We crossed to the other side and saw that the trail led up into the forest. Tempting, but we came to see Podocarpus, so we returned and continued up the road.
Eventually the road ends in a parking lot and everyone must continue on foot (or dirtbike, as some had apparently done). At the welcome center we asked the ranger about the camping and lodging options we had read about in our guide book, but the camping area and cabins are unfinished and visitors are still obliged to lodge outside the park. Maybe next year! The price per person will be $3–the cabins will be equipped with beds and mattresses but lodgers must bring their own bedding.
After familiarizing ourselves with the map, we set out to tackle some trails and soon encountered another birdwatching couple–a pair of ladies from New Jersey. We chatted for awhile about Ecuador while they shared their mango with us, and then one of them offered to give us a ride into town in her rental car later on if we would give her a time to meet us at the trailhead. We happily accepted–it would give us more time to explore the park.
We decided to go to the waterfall first, and while admiring the beauty of the place I received a nasty bee sting through my pants on my upper leg. Conveniently, there is a changing room nearby (it appears people like to go swimming in the pool under the waterfall), so I went in, dropped my pants and applied some hydrocortisone cream from my first aid kit, covered it with a bandage, and we continued onward to our second destination in the park: the Mirador (lookout).
Between the heat, humidity, and insanely steep trail, we arrived at the top drenched in sweat, but rewarded with amazing views of Podocarpus and the Zamora valley. We pulled out our lunch and had our picnic there, then descended for our last stop: the swimming hole in the river.
We didn’t have enough time to swim before hiking out to catch our ride, but we explored the shoreline and marveled at the beautiful flocks of butterflies collected there, so thick in some places that they looked almost like a carpet on the ground!
Our new friend met us as promised, and offered to show us the place where they were staying; an Eco-Lodge called Copalinga. We discovered that the birdwatching couple we had met the previous day were also staying there, and that the lodge is a popular destination for birders. The dining area is set next to a bird feeding area, so that guests can watch the many species of birds as they eat breakfast each morning. Over 220 species of birds have been observed on the Eco-Lodge property.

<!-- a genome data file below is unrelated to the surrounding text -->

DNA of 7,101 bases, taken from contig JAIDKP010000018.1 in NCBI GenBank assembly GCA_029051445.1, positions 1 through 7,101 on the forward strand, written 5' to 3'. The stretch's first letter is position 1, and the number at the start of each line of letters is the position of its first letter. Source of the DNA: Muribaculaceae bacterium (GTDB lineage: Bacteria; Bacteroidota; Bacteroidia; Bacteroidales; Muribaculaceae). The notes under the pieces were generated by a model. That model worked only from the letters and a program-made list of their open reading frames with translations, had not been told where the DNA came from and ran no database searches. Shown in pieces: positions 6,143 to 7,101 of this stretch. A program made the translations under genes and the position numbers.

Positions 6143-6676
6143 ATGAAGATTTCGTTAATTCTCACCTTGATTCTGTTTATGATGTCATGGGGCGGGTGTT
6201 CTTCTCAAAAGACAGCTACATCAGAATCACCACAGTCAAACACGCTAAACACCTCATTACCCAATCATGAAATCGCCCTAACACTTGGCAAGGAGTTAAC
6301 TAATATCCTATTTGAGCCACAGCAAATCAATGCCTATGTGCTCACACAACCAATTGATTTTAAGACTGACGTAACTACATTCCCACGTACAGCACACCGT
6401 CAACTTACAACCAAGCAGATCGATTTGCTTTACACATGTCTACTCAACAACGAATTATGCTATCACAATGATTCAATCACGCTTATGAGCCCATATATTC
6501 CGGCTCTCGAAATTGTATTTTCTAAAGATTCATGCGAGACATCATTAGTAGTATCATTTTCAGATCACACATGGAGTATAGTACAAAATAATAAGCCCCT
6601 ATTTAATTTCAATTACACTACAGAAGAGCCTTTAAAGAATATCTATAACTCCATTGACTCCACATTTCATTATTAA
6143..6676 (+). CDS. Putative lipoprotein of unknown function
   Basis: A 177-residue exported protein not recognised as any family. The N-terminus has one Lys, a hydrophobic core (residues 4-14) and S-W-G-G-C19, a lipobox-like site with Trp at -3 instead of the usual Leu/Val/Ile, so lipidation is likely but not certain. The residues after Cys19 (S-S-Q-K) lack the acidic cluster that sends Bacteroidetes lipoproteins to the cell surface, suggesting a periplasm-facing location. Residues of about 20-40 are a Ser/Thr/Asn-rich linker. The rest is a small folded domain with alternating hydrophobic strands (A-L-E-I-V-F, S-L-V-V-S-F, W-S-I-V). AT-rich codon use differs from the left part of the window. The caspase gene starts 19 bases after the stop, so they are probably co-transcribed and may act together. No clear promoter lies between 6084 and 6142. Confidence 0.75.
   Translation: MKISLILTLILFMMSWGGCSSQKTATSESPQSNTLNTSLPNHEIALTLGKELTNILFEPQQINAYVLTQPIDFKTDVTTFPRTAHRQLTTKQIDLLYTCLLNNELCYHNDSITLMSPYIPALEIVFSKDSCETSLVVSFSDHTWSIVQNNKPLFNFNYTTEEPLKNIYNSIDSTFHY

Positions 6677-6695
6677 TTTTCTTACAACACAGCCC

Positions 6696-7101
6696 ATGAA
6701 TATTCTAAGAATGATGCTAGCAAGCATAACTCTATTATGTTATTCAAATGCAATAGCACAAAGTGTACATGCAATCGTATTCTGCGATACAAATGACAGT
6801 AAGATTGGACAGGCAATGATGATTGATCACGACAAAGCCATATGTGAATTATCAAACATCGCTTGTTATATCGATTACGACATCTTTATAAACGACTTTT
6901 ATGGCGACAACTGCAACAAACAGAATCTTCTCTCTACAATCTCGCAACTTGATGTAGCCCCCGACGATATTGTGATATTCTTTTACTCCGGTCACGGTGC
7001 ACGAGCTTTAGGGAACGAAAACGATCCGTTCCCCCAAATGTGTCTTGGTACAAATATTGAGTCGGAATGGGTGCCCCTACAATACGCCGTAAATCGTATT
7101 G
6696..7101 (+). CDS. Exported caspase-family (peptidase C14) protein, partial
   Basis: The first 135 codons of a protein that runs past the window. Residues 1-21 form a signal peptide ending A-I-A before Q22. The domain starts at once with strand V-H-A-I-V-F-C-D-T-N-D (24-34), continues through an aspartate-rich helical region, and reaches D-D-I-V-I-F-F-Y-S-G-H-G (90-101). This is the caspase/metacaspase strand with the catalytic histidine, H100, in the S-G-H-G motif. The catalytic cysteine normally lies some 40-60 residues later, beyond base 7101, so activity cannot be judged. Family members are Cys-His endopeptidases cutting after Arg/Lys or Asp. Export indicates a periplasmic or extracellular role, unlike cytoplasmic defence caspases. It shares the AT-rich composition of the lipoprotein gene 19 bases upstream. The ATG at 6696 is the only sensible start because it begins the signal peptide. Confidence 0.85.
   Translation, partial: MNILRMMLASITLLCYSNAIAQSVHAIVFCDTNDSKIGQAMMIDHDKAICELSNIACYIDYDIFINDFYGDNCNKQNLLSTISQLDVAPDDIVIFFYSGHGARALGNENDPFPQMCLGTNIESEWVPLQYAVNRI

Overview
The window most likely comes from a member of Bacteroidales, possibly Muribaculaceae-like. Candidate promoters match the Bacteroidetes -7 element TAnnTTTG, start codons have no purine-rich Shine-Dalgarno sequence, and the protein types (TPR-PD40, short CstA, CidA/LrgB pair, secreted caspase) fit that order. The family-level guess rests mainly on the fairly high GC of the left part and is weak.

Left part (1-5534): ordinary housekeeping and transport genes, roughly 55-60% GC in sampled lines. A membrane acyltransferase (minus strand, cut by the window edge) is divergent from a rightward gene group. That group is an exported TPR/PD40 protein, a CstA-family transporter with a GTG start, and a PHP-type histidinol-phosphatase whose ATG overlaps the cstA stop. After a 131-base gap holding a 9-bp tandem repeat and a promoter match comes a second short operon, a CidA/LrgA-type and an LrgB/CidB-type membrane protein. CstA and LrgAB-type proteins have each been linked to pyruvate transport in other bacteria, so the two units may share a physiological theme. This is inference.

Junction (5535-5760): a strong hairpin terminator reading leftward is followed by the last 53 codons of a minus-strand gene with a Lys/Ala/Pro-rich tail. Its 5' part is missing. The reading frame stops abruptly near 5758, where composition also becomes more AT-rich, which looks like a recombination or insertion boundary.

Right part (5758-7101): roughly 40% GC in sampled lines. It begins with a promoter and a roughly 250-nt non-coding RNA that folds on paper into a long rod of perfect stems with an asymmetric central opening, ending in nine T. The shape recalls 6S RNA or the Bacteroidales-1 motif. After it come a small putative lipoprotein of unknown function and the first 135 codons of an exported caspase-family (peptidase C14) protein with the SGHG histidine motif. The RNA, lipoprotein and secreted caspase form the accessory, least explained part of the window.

We met the owners– Boudewijn and Catherine from Belgium–and Boudewijn told us all about his very impressive project: a hydropower plant that he built himself and that produces all the power at the Eco-Lodge. With alternative energy to match Keith’s interests and birdwatching to match mine, plus the ability to cater to our vegetarian diet (or pretty much any other diet, upon request), we definitely plan to splurge for a night at Copalinga sometime.
We wished we could stay longer, but with the day coming to a close we needed to go catch a bus, so our new friend/driver took us back to town and we caught a bus to Loja a few minutes later. My bee sting remained as an unwelcome souvenir, swelling to a red mass larger than my hand by the following morning. Luckily it never did anything more than itch like crazy, and after spending about $2.50 at the pharmacy I got the swelling and itching under control. I’ll go back to Zamora sometime, even if I do get stung again.
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My husband and I are nomads, having lived in over a dozen U.S. states, plus Mexico, Antarctica, and Ecuador. I write. I recently released the 2nd edition of my 2nd book, "Live Like a Local in Loja," and I'm looking for a publisher for my third book, "Seven Years Running"--the true story of my fugitive childhood.